To that end, What is the urban theory that big data will advance? Where is it? Both figuratively, in that What cities can best be studied with big data? The global cities like New York or London that are already over-studied? And even within those cities, where will studies utilizing big data take place? In the central business districts and in wealthier neighborhoods, or in the poor and marginalized neighborhoods most in need of change?

And lastly, how will big data advance social justice? Can big data better articulate the right to the city? I would argue, No. ‘Analog’ and ‘small’ data has shown us for at least fifty years what, where, and how urban theory can contribute to more liveable, more just cities. The research opportunities that big data offers today do not offer enough to urban theory. That said, the increasing importance of automation such as self-driving cars and drones, as well as the increasing importance of algorithms and artificial intelligence in the workforce, medical fields, and higher education, layered on top of the ongoing interest in smart city digital platforms, speaks to the imperatives of urbanists to engage with and use big data.

Signage on the Camden Waterfront, directly outside American Waterworks headquarters, warning of sewage overflows into the Delaware River during rainstorms. Photo by author, May 2016.

In conclusion I will flip the question to ask, “How is urban theory changing big data?” and offer a short example from my own research.**

Camden, New Jersey is one of the poorest cities in the United States. In recent years the city has installed a automated, smart city surveillance and policing network. This system relies on numerous ‘big data’ algorithmic technologies such as Shotspotter gunshot triangulation microphones, automated license plate readers, a citywide surveillance camera network, and body cameras for police officers. This ‘smart’ surveillance was implemented in anticipation of economic redevelopment, seen here with the US headquarters of American Water, who manages Camden’s municipal water supply in a public private partnership with the city. These big data policing technologies facilitated, in part, the decision of the corporation to relocate from a nearby suburb into a new building at the heart of a very poor city (massive tax breaks also helped their decision). While this move and other corporations’ moves brings much-needed revitalization to Camden’s downtown, the city still relies on a 19th century sewer system that struggles with widespread flooding during rainstorms, where raw sewage pools on the streets.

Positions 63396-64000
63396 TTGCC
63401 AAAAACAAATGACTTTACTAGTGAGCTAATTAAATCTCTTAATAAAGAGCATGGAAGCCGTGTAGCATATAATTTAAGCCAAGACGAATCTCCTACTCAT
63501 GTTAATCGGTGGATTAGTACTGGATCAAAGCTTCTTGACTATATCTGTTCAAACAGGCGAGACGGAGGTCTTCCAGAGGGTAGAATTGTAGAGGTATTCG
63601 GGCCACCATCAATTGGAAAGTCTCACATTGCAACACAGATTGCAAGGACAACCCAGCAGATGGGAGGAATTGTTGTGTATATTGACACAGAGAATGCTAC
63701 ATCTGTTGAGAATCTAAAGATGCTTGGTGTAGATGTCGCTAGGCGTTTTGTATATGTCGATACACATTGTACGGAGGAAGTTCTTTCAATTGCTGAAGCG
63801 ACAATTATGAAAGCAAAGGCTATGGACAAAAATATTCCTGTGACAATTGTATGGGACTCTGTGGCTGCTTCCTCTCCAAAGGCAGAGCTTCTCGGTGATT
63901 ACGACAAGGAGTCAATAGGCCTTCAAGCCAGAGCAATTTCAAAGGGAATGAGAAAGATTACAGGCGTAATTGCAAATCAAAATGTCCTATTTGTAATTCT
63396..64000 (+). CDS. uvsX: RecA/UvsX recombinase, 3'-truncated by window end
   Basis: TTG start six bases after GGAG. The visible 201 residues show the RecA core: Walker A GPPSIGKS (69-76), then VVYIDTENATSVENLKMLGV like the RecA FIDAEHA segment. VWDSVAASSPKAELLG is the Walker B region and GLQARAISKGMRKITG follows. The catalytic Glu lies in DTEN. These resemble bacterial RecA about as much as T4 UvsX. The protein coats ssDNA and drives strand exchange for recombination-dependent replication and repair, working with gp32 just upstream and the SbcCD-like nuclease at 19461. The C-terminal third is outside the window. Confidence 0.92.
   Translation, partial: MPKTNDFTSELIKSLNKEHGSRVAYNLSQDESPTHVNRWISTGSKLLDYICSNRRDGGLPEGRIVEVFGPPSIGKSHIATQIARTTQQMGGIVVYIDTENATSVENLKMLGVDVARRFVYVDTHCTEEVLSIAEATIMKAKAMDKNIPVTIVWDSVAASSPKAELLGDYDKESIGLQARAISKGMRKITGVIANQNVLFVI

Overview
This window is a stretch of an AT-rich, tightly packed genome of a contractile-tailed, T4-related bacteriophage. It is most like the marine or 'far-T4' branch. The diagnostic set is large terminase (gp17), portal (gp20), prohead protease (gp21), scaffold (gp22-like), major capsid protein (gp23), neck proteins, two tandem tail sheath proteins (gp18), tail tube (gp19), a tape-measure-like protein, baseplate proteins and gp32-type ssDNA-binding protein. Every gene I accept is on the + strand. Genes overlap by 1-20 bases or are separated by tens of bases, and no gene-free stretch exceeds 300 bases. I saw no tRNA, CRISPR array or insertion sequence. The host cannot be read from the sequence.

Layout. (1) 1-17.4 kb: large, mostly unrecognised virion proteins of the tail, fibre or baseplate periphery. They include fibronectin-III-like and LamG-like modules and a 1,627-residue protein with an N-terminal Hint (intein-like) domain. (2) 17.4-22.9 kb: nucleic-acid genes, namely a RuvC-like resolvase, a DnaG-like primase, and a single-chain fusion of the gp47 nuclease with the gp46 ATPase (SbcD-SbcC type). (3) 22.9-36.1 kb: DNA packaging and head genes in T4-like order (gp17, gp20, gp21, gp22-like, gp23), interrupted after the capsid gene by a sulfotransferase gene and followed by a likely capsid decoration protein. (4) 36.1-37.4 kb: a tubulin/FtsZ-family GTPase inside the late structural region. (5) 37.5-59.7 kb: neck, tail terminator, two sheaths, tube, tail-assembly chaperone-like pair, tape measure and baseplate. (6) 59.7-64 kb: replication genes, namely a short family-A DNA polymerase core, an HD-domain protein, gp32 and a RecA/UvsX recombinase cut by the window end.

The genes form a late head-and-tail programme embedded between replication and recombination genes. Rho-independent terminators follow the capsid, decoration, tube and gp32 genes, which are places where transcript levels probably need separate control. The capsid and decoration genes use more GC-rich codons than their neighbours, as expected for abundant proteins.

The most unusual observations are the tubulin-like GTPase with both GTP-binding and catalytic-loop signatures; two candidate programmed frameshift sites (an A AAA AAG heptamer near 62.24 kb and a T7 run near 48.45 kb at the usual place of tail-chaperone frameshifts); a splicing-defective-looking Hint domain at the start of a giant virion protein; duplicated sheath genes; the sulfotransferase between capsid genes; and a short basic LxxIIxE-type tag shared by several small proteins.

This sign warning of sewage overflow into the Delaware River sits directly outside American Water’s headquarters, highlighting the disconnect between economic development and widespread change in the city. This juxtaposition between the usefulness of big data to understand urban issues like crime or flooding and bring about transformation like in Camden, and the imperative of critical urban theory to shine light on inequalities such as those found in this city leads me to question what big data offers to urban theory.

Which then leads to a reworking of the core social justice question that critical urban theory asks in Camden’s case, of: “Who benefits from urban transformation?” to then ask: “For whom does big data change cities?”. In Camden’s case, data-driven digital infrastructures may have facilitated some new jobs and a transformed urban core, but the sewers have not yet been fixed, nor are there plans to do so.

**Wiig, A. (2017, early release). Secure the city, revitalize the zone: Smart urbanization in Camden, New Jersey. Environment and Planning C: Politics and Space. p. 1–20 https://doi-org/10.1177/2399654417743767